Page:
Long Beach’s treasurer announced at a council meeting Tuesday night that Moody’s has upgraded the city’s credit rating, with a “positive” outlook.
Treasurer Ina Resnick noted that the city’s rating had been close to junk-bond status in the recent past, but it has been significantly raised, to BAA2, from BAA3, late last week. The city has been receiving improved reports since the Long Beach council settled a massive lawsuit filed by the developer Sinclair Haberman.
“This is similar to your credit card,” Resnick said. “It’s how banks determine interest rates. The interest rate depends on what your credit is.” She said the new rating will mean that the city will pay lower interest rates on its bonds.
Interest rates for the city might be $900,000 less over the life of a bond, Resnick said.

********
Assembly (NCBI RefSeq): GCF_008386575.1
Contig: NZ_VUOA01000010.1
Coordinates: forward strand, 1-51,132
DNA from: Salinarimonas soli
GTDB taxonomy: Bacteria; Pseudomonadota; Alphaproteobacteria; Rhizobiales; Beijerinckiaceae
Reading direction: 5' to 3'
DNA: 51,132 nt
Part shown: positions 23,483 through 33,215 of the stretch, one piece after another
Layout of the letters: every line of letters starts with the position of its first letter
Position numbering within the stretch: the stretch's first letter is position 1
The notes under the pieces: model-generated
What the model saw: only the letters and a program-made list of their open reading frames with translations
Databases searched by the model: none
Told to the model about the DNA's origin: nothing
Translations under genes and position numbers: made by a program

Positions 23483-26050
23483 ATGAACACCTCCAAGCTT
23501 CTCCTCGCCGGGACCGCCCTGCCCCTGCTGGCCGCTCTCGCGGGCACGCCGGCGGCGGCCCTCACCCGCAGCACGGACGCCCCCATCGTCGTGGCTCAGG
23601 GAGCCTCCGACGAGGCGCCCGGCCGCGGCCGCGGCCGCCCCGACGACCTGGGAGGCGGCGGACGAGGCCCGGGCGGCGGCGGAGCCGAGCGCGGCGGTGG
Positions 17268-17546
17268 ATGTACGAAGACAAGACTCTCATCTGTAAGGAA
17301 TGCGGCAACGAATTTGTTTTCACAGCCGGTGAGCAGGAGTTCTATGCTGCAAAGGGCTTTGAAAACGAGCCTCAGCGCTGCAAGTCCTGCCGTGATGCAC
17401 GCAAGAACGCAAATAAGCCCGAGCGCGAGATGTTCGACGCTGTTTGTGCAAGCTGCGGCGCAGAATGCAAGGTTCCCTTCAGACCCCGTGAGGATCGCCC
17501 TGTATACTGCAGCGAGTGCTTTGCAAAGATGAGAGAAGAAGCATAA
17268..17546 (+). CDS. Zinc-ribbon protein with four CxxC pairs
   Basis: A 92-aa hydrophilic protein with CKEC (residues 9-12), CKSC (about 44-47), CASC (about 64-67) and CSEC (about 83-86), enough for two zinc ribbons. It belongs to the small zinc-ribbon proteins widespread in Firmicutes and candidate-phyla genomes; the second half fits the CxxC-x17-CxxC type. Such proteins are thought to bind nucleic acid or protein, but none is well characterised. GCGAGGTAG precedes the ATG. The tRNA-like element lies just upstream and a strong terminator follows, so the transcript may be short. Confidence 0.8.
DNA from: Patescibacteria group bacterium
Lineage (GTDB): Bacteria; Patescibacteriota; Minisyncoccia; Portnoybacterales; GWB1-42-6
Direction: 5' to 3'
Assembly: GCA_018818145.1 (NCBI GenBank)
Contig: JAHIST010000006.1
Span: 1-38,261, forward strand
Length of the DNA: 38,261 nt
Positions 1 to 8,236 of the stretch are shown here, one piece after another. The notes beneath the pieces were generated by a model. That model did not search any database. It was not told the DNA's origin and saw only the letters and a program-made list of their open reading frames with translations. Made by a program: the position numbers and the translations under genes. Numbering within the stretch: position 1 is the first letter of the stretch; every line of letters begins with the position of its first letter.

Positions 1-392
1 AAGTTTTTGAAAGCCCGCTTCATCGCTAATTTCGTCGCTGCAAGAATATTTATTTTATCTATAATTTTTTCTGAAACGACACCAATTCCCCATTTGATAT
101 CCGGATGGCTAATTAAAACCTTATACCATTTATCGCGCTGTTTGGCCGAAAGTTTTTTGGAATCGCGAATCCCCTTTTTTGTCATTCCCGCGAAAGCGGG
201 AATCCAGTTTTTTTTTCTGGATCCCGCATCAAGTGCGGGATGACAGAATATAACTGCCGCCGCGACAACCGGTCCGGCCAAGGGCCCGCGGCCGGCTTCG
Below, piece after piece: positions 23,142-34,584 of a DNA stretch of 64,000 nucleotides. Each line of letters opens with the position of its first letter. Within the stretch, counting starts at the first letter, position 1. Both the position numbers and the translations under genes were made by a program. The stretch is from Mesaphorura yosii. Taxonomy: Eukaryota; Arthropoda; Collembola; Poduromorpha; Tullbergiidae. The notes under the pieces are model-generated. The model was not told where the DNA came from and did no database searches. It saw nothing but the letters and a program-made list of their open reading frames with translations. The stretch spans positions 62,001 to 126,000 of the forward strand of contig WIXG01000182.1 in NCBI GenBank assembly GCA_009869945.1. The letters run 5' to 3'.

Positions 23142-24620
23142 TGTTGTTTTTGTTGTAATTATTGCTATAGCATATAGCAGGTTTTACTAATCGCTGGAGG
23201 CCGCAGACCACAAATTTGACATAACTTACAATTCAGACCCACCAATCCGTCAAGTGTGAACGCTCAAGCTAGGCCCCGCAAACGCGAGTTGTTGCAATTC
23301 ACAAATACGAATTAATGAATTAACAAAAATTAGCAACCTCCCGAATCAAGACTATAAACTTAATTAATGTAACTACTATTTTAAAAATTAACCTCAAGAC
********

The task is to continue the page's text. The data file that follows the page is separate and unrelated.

The good news is attributable in large part to the settlement, after three decades, of a $151 million lawsuit by the developer Sinclair Haberman, who took the city to court after his plan to build oceanfront apartments was thwarted. Haberman claimed that city officials failed to support his proposal before the Zoning Board of Appeals.
A tentative settlement, announced last December and now approved by both sides, calls for the city to pay Haberman $75 million, and to allow the developer to build two 13½-story apartment buildings on Shore Road. They would be the tallest buildings in the city.